Conversion Improvement: Walks Softly, Carries a Big Stick

Going down the columns on each attribute, you can immediately grasp why certain tactics have gained so much notoriety. Conversion improvement, along with PPC, has the rare distinction of being a testing-heavy medium that has low “fallout risk” and yet typically high ROI. Its strength is definitely not its cool factor or signaling effect; rather, it wears the crown of the most quietly effective tactic in all of marketing-land.

SEO Is Great, But…

Search engine optimization gets a lot of attention because the ROI is usually high. But it’s distinct from PPC in that typically it’s harder to attribute revenues in short order. There is also the counterfactual question: if you did things right in-house, wouldn’t good organic rankings just fall into place? Not entirely, say SEOs. But certainly SEO is distinct from PPC and display advertising in that you still have a shot at significant organic referrals if you stop all SEO initiatives today. You would get zero paid search or display advertising referral traffic if you stopped spending on those channels.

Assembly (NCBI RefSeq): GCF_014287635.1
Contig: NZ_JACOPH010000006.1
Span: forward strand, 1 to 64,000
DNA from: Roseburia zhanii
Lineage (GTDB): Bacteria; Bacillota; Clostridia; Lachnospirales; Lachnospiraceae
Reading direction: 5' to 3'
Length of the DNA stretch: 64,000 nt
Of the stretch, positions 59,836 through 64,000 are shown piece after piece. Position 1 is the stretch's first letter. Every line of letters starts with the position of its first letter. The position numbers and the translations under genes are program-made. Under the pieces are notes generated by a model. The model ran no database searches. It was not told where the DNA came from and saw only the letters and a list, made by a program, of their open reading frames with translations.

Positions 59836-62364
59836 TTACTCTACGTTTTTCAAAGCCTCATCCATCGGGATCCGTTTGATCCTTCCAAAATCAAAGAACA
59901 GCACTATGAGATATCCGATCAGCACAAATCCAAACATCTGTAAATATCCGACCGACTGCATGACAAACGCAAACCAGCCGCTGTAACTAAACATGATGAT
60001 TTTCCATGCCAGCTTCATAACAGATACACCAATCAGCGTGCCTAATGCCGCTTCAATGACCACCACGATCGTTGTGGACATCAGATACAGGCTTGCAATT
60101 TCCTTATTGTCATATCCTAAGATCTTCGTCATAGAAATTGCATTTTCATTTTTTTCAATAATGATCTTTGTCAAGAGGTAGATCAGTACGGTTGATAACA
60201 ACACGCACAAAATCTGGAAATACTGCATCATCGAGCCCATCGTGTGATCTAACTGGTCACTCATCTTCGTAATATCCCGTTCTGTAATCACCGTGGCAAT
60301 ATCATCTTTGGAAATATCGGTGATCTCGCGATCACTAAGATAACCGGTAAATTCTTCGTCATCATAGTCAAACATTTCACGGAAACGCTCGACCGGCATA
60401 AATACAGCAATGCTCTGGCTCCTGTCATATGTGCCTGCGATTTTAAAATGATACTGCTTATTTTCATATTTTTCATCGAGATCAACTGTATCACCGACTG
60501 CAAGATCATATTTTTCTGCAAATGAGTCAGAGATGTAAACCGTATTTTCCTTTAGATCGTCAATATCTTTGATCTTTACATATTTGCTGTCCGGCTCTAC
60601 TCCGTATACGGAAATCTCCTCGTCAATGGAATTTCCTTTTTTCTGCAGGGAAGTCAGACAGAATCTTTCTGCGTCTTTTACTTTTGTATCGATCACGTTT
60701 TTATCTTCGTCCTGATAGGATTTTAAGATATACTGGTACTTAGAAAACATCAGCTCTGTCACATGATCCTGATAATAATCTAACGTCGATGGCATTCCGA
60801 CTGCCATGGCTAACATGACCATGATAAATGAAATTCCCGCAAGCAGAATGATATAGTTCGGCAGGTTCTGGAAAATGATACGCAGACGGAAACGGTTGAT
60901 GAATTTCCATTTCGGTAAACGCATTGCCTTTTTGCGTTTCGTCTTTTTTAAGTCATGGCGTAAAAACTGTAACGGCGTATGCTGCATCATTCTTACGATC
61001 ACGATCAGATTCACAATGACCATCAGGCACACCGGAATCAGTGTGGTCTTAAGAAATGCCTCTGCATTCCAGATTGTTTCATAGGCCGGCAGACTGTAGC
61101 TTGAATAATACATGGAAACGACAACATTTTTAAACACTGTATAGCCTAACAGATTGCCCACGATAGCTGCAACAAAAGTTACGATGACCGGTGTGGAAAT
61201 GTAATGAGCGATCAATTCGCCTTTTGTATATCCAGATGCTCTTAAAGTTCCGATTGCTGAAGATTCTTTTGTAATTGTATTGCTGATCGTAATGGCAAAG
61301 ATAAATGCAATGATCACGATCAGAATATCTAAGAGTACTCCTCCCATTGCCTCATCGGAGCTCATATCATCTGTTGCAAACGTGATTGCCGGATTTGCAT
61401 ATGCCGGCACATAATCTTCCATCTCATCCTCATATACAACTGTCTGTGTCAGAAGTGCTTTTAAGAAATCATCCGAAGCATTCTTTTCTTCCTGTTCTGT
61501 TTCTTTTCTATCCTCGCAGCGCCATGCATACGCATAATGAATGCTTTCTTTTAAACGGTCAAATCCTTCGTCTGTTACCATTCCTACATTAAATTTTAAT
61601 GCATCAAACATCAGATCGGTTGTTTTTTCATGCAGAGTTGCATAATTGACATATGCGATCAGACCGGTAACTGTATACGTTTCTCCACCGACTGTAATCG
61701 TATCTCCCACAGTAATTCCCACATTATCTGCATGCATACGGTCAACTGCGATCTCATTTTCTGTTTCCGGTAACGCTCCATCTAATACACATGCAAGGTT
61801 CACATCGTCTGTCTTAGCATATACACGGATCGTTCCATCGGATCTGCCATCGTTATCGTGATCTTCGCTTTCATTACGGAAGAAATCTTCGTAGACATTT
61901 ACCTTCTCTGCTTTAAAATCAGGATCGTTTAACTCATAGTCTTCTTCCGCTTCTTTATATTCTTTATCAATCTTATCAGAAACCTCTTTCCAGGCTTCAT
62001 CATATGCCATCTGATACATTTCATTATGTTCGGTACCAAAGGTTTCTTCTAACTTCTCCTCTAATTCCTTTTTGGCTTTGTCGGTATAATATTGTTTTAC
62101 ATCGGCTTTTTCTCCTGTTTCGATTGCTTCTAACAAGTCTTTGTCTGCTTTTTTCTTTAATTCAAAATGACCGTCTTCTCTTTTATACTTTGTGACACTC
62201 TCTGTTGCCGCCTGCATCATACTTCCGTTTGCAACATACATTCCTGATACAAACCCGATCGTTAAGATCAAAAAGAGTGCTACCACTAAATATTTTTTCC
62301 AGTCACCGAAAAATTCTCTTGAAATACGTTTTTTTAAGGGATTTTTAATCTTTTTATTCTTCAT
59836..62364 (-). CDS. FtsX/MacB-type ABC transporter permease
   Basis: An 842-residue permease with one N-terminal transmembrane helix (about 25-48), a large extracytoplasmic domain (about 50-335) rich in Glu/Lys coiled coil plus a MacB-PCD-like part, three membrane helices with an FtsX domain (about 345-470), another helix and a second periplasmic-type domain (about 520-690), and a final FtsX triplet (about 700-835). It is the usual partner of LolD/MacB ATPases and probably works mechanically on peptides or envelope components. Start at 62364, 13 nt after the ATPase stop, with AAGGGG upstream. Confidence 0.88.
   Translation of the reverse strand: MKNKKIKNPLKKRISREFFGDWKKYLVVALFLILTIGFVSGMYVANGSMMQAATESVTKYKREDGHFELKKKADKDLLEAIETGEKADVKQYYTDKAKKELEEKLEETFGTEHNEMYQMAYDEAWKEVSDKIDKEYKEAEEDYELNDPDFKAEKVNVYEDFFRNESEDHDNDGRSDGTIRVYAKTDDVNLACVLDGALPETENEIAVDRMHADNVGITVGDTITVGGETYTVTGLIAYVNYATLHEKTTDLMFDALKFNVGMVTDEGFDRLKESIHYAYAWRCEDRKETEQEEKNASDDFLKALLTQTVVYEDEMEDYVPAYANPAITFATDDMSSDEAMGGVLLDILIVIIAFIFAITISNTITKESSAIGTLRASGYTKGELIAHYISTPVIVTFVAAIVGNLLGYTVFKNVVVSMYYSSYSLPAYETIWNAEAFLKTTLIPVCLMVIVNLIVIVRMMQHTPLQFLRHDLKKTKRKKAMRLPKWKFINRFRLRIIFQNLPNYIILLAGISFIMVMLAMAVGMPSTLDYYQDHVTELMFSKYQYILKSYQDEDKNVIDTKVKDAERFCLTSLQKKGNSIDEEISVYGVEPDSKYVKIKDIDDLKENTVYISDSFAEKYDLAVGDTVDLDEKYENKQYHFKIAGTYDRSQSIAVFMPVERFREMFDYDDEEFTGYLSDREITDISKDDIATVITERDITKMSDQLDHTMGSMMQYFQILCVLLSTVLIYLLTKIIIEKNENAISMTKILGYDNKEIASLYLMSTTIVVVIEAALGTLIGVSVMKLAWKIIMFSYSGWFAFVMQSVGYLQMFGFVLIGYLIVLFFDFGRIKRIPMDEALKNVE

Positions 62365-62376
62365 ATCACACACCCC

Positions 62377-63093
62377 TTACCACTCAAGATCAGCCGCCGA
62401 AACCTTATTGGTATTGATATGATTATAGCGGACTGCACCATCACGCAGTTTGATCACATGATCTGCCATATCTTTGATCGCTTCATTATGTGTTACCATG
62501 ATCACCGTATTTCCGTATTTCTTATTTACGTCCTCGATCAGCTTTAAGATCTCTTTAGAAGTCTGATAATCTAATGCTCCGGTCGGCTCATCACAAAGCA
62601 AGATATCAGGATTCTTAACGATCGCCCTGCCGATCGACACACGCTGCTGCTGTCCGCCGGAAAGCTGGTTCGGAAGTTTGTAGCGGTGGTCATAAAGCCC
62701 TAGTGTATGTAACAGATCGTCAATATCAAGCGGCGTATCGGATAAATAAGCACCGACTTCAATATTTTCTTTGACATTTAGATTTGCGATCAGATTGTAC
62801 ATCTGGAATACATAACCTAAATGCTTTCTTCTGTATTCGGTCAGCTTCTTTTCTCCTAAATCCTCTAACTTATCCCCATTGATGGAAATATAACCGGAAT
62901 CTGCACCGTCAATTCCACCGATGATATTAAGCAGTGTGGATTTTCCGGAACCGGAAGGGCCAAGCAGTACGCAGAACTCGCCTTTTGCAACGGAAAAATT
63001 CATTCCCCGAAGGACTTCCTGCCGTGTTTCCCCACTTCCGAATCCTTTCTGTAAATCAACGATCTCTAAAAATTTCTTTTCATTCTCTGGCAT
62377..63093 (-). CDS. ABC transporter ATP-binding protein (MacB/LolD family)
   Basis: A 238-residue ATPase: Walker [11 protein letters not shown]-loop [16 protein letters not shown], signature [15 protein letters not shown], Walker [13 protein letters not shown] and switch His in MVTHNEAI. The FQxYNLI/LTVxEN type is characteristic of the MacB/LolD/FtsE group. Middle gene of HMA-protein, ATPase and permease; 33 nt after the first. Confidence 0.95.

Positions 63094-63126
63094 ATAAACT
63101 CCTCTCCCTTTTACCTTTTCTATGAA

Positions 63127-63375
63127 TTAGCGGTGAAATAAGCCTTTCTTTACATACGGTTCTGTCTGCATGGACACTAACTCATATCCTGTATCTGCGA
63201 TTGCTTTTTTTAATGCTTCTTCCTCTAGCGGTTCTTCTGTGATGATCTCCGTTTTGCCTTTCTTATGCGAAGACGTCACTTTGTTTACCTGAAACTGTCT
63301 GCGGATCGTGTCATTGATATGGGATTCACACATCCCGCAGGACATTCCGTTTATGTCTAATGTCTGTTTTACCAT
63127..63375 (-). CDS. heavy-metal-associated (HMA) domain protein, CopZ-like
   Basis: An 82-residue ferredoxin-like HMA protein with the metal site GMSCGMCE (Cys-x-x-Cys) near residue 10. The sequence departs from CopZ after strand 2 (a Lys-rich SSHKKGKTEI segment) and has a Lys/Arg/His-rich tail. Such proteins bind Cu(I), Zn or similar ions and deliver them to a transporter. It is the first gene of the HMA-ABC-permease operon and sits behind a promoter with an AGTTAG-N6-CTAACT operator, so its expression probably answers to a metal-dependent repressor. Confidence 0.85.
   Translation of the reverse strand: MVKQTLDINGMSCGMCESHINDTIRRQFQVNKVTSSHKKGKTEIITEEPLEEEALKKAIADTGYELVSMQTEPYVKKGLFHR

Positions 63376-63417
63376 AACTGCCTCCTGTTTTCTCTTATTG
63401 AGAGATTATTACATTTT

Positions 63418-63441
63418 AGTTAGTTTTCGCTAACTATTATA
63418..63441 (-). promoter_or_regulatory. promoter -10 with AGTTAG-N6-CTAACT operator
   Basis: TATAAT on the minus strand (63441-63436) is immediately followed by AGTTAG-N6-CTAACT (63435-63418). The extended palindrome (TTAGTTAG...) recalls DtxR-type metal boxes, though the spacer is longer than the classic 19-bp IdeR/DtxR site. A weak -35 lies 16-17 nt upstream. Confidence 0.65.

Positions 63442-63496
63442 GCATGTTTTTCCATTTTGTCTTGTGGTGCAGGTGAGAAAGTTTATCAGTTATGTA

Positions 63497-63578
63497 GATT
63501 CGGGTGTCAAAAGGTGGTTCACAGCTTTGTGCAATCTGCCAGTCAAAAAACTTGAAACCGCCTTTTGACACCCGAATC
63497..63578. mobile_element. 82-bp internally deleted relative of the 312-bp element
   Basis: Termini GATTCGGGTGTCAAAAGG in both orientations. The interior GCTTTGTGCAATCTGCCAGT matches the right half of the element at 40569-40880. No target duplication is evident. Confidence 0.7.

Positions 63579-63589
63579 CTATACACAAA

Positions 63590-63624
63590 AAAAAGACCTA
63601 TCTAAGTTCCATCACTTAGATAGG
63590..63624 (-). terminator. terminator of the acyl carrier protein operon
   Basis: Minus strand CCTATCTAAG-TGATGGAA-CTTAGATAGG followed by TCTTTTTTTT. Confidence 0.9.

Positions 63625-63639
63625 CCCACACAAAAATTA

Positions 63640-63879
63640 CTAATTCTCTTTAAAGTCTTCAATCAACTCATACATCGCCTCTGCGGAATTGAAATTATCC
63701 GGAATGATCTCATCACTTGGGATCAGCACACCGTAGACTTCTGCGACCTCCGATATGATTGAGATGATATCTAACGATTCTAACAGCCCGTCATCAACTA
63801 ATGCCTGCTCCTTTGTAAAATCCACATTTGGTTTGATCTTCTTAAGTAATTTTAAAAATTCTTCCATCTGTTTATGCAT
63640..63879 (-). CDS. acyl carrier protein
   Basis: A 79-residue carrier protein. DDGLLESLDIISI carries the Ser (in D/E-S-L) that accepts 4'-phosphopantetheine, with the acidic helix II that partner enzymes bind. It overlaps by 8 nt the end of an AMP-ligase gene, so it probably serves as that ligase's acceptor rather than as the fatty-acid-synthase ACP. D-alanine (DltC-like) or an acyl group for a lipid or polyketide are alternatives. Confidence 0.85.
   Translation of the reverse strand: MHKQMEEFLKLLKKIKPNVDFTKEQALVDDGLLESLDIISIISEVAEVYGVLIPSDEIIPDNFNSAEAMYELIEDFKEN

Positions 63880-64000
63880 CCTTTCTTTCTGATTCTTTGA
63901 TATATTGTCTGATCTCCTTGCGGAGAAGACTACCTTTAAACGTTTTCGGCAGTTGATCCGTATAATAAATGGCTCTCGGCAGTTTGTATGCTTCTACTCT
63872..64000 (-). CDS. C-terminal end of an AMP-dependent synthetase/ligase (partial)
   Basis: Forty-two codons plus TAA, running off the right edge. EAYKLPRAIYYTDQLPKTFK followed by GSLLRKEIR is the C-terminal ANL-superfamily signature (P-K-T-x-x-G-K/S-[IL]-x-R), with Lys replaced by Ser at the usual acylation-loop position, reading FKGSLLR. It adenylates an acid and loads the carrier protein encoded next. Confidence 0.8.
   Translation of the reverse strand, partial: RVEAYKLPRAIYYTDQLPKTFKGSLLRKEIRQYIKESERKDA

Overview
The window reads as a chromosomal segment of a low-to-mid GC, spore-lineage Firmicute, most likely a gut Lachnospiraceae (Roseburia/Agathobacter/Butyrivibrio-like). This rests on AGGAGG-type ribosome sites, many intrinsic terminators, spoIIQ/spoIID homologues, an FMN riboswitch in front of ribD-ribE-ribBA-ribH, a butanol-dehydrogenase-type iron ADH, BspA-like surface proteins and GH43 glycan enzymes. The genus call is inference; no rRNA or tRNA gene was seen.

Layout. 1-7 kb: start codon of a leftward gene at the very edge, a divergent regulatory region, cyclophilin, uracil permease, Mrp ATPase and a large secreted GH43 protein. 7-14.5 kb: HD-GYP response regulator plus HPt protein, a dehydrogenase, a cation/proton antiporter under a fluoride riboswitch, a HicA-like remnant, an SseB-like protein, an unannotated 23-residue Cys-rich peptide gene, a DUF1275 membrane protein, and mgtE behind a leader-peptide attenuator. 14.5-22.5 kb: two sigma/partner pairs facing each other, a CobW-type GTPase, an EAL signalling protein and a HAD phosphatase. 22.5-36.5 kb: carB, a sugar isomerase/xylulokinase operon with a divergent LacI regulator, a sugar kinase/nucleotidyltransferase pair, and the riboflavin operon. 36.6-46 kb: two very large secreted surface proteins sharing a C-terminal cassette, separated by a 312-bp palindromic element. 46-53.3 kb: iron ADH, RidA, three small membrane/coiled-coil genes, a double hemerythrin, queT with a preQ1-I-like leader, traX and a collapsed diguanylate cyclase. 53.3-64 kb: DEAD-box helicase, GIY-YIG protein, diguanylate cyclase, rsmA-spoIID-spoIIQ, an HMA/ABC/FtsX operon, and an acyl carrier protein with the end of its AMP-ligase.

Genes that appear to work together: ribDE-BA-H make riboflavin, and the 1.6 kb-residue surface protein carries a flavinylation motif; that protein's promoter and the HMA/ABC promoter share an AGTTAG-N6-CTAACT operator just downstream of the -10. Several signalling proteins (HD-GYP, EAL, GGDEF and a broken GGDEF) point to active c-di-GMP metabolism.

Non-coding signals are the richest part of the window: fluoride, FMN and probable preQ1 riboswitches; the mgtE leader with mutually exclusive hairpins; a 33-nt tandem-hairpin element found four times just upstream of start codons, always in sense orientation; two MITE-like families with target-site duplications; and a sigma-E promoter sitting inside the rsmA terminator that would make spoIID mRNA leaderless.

Website Development “ROI” Is Anyone’s Guess

Among the non-advertising expenses that compete for your marketing budget is redeveloping your website. Should you redesign your website, pay more attention to its functionality, design, or freshness? How much is that worth? It’s nearly impossible to say. But for some companies, it really is as simple as: work weekends and borrow money to finish the new website because without it, your presence won’t be up to the standard your particular marketplace requires. It’s basic infrastructure.

Social Media Wild Card: Risk